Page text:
Purdue University Graduate School
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Social Identities and Environmental Decision Making

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posted on 2024-06-05, 18:51 authored by Nathanael JohnsonNathanael Johnson

Appealing to individuals’ social identity is a powerful form of social influence, capable of changing the way people process information, the information they think about, and how they evaluate other people. This form of social influence can function through perceptions of normal behavior within a social group, in which members of a group interpret ambiguous information through the lens of what is considered to be normal in their ingroup. The Social Identity Decision Process hypothesis, based on Social Identity Theory and Probabilistic Persuasion Theory, suggests that group norms associated with a decider's social identity can alter the perceived importance of attributes or cues in a decision environment and the strategies that are used to make choices in situations in which the group identity is salient. Taking the U.S. political landscape as a context and examining Republican and Democrat social identities, norms from these political groups were expected to impact the attributes and strategies partisans use when choosing whether to have solar panels on a house. Two studies are reported that examined these effects through multi-attribute decision making, in which predefined decision process models assessed participant behavior to analyze which attributes best describe participants’ decision making.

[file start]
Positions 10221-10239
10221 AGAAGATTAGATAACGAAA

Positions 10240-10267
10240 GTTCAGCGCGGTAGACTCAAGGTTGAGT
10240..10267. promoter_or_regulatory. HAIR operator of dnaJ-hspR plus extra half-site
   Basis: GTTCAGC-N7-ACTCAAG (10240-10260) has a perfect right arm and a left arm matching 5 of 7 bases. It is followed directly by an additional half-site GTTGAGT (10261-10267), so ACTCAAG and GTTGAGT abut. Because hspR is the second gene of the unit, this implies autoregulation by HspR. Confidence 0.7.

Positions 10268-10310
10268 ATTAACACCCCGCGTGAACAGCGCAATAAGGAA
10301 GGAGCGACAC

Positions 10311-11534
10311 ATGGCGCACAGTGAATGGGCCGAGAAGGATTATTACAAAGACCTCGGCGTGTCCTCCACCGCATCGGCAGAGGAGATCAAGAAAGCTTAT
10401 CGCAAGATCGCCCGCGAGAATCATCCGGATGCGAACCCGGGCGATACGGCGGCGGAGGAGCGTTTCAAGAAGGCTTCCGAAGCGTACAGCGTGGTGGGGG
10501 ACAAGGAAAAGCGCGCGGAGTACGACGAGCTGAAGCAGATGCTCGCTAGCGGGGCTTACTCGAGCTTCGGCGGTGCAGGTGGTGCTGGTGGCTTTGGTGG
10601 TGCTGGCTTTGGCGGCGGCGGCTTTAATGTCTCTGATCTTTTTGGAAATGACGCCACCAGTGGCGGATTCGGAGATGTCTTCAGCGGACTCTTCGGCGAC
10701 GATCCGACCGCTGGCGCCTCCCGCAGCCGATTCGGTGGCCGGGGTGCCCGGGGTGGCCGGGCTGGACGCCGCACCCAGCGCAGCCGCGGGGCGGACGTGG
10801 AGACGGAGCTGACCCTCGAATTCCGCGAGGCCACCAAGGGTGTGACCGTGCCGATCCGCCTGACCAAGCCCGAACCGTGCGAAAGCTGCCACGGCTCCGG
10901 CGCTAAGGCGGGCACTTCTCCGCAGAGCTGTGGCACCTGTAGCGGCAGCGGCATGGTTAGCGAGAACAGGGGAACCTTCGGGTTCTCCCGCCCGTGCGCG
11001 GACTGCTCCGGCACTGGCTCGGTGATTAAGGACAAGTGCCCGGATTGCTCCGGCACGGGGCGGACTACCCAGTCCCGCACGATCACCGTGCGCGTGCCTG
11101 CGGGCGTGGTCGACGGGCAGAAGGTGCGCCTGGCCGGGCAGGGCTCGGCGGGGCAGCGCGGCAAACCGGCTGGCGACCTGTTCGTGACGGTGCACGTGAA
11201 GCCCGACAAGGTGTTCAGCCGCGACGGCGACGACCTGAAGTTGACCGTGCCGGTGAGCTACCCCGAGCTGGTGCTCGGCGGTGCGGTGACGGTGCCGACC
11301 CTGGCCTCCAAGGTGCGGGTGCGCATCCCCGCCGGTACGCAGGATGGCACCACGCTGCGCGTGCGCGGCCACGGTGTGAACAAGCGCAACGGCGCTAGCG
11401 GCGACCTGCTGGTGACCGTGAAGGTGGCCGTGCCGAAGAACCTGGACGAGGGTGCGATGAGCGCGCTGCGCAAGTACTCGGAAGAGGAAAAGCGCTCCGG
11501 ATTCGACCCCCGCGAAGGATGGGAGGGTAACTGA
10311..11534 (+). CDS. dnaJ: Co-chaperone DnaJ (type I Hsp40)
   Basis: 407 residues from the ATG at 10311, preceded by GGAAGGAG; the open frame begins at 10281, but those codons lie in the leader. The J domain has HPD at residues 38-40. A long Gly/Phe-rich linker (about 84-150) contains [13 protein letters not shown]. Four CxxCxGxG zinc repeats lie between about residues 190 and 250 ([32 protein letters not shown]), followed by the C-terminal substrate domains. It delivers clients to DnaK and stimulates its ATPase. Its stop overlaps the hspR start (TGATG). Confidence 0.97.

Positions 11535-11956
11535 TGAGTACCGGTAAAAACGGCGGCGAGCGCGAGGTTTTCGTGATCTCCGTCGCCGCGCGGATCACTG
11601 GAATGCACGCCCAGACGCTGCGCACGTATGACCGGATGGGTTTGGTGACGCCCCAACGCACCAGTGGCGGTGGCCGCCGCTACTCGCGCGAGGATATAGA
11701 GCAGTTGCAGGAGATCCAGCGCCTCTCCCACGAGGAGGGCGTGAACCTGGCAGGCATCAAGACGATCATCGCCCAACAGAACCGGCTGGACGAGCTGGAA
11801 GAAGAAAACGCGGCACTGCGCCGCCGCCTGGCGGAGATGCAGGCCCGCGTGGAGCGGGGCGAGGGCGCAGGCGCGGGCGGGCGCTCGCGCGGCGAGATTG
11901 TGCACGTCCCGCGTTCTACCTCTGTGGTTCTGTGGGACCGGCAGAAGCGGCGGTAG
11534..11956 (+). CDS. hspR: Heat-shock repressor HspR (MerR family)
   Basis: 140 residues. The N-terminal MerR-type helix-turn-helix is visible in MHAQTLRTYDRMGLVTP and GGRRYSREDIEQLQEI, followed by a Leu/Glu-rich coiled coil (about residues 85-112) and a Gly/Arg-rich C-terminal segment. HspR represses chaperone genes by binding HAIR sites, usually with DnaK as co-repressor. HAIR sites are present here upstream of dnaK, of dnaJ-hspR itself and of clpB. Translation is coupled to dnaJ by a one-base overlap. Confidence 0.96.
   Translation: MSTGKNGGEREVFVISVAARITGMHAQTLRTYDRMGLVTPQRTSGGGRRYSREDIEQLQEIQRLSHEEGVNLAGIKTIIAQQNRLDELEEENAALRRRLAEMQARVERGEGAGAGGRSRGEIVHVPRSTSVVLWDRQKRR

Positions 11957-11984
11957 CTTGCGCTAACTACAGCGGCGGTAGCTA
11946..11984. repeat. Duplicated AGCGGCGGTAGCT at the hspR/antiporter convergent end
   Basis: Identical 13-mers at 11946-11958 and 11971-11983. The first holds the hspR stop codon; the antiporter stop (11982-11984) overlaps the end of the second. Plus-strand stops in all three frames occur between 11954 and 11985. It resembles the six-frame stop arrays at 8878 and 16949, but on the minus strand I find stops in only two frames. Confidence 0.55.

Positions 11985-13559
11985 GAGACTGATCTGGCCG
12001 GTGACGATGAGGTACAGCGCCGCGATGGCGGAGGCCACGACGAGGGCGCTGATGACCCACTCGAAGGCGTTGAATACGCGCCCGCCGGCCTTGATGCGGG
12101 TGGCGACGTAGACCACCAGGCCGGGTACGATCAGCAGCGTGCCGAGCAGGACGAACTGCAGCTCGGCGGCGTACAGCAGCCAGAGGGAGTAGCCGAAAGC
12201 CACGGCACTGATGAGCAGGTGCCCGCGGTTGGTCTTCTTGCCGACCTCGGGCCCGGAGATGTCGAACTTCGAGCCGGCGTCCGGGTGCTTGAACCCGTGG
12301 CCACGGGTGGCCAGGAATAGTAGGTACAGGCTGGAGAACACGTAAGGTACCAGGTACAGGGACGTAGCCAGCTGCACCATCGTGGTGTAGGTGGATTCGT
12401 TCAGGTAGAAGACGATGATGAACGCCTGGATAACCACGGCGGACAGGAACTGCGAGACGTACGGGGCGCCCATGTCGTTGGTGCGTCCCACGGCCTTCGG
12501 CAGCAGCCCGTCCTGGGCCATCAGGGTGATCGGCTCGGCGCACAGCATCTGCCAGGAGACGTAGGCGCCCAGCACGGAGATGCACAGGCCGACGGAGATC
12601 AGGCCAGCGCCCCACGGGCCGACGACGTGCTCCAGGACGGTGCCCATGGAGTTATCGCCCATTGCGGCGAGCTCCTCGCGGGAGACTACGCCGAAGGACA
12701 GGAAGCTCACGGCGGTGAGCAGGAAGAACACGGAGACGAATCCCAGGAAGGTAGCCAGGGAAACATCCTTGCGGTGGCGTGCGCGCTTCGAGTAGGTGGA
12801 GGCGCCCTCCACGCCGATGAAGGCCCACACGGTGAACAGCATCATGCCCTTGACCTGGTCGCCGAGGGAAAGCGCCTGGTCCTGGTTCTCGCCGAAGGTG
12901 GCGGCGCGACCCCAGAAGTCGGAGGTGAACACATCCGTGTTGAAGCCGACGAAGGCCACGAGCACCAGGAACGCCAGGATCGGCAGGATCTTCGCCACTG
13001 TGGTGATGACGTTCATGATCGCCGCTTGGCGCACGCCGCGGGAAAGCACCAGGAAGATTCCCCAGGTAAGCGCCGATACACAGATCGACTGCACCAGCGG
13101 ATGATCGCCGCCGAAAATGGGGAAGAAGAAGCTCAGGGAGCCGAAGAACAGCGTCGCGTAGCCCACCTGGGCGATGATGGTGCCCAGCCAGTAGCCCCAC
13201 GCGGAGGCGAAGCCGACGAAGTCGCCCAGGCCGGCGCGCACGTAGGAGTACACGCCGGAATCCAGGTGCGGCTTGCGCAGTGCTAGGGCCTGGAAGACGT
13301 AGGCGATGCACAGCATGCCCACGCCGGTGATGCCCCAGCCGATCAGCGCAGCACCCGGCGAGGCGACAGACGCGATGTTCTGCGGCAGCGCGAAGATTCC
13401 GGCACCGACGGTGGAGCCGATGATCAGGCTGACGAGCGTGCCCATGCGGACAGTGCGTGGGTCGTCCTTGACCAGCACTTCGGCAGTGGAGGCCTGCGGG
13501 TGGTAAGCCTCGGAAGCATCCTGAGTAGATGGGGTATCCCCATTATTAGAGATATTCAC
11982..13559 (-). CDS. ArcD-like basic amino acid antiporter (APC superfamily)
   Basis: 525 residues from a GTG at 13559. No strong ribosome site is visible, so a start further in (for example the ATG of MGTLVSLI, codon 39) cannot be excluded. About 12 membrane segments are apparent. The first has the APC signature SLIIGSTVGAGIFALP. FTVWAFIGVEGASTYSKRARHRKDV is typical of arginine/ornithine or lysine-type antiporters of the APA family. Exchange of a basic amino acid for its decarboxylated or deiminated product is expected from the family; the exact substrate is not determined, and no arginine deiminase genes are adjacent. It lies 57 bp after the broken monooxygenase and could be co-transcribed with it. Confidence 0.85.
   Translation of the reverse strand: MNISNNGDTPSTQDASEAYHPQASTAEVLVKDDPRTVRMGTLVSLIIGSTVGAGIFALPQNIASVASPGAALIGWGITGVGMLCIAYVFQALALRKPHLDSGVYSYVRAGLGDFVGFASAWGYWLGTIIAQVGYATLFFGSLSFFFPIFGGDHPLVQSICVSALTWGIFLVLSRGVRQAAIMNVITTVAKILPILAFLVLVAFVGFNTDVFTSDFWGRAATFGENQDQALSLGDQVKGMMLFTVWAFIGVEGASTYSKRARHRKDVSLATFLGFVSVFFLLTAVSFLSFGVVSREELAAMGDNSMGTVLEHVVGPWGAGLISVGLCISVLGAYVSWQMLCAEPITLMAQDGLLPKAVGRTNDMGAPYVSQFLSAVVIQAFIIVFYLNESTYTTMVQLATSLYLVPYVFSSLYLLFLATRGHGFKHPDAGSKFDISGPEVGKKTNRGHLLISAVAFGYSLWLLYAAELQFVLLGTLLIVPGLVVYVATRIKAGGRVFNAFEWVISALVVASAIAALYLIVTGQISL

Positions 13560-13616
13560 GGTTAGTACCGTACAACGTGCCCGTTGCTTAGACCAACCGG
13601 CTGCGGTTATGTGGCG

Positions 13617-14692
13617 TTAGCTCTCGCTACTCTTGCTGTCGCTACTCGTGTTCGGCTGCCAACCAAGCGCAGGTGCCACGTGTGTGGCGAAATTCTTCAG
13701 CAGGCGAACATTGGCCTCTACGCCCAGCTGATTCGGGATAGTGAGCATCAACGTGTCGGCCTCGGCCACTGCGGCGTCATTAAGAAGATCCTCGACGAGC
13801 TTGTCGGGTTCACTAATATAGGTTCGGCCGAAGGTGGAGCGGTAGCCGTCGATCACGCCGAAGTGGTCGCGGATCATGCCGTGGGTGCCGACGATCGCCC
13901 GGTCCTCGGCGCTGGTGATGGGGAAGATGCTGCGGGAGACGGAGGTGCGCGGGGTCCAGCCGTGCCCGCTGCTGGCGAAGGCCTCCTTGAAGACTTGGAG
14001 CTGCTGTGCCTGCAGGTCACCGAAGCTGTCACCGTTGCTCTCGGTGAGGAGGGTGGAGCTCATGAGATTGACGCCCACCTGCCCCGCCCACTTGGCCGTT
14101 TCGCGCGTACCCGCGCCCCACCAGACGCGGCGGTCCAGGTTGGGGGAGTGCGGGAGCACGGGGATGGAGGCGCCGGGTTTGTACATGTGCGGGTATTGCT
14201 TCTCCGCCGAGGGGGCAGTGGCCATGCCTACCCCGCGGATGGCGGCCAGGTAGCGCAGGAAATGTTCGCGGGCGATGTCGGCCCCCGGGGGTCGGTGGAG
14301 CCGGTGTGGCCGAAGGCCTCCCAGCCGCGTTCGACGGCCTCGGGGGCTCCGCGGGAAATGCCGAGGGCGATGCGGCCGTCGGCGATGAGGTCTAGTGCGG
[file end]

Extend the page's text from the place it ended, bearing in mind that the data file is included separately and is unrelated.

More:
History

Degree Type

  • Doctor of Philosophy

Department

  • Communication

Campus location

  • West Lafayette

Advisor/Supervisor/Committee Chair

Torsten Reimer

Additional Committee Member 2

Donald Lynam

Additional Committee Member 3

Hwanseok Song

Additional Committee Member 4

Glenn Sparks

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